the probable figure at 787.000 said the
indications pointed to a total of 6,000
more than that. x
The police estimate by boroughs was
as follows: .
Manhattan, 338,4871 Brooklyn. 251,
737; Bronx, 95,083 ; Queens, 67,914, and
Itlchniond, 14,153, making a total of
757,354. About 13,600 registrations were
acknowledged In the offices of the di
rector of the draft yesterday, bringing
the total up to 769,854.
The returns from about half the dis
trict boards of the city showed an enor
mous registry, and that of tho man who
registered the number of aliens was
comparatively small for a city of so
cosmopolitan a character as New York.
It appeared that about one-fifth nfthe
rerfbtrants were of the younger men be
tween 18 and 21, and that two-fjfths
mora were of men between the ages of
32 and 37, x
In Line Before Boards Open.
Evidence of the splrU In which New
York Is prepared to submit Itself to the
new draft provisions was forthcoming
Continued oh JSTevsirtJk Page,
NEW YORK, 'FRIDAY, , SEPTEMBER 13,
HIS TACTICS IN
Shifts Scene of Major Opcr.
at ions When Other
SALIENT IS IMPORTANT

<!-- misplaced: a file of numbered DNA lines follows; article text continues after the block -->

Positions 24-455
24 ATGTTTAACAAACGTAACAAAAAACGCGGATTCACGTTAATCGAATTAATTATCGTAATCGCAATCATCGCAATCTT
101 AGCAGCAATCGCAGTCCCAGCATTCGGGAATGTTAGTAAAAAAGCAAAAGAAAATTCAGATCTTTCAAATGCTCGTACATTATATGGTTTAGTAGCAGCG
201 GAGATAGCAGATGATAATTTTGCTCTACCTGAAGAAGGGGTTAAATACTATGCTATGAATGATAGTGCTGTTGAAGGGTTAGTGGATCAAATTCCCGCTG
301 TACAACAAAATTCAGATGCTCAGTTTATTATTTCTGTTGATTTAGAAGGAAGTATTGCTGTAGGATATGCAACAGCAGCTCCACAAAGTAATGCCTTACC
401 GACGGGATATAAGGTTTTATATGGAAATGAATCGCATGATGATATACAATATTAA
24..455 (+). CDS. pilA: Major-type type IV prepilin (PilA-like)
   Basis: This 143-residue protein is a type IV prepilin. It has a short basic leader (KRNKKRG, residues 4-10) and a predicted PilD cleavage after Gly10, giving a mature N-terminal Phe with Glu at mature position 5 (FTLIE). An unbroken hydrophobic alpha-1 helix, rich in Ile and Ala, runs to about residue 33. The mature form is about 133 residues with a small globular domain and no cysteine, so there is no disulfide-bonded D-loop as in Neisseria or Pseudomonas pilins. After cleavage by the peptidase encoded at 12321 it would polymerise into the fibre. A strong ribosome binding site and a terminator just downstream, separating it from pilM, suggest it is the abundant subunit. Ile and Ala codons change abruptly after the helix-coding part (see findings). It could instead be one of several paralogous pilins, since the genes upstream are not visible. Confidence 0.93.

American Attack First Serious
Allied Blow on Eastern
Ity n. SIDKUOTHAM.
One ef the Foremost- Military Critics of
Sptcial Cable Detpatrh to Tns Son from the
London Timet Servie.
Copyright. IMS; ell rights reserved.
Lo.vpon, Sept. 12. In beginning a
new offensive Just when the old ones
threatened to become sterile of Imme
diate result although one or two use
ful advnnces are reported to-day
Marshal Koch has followed his estab
lished practice. He has Illustrated
over and over again In the course of
his operations since July 18 that he
Is not ..a man to go on hammering
until he splits tho board, for the first
principle of his strategy Is surprise,
or at nny rate constantcKapg.
Surprise in the strict 'sense does not
seem to have been achieved In his new
offensive, for thercwere many hints of
the direction of the coming attack, and
the Germans have shown s by their
raids, which wire heavy handed re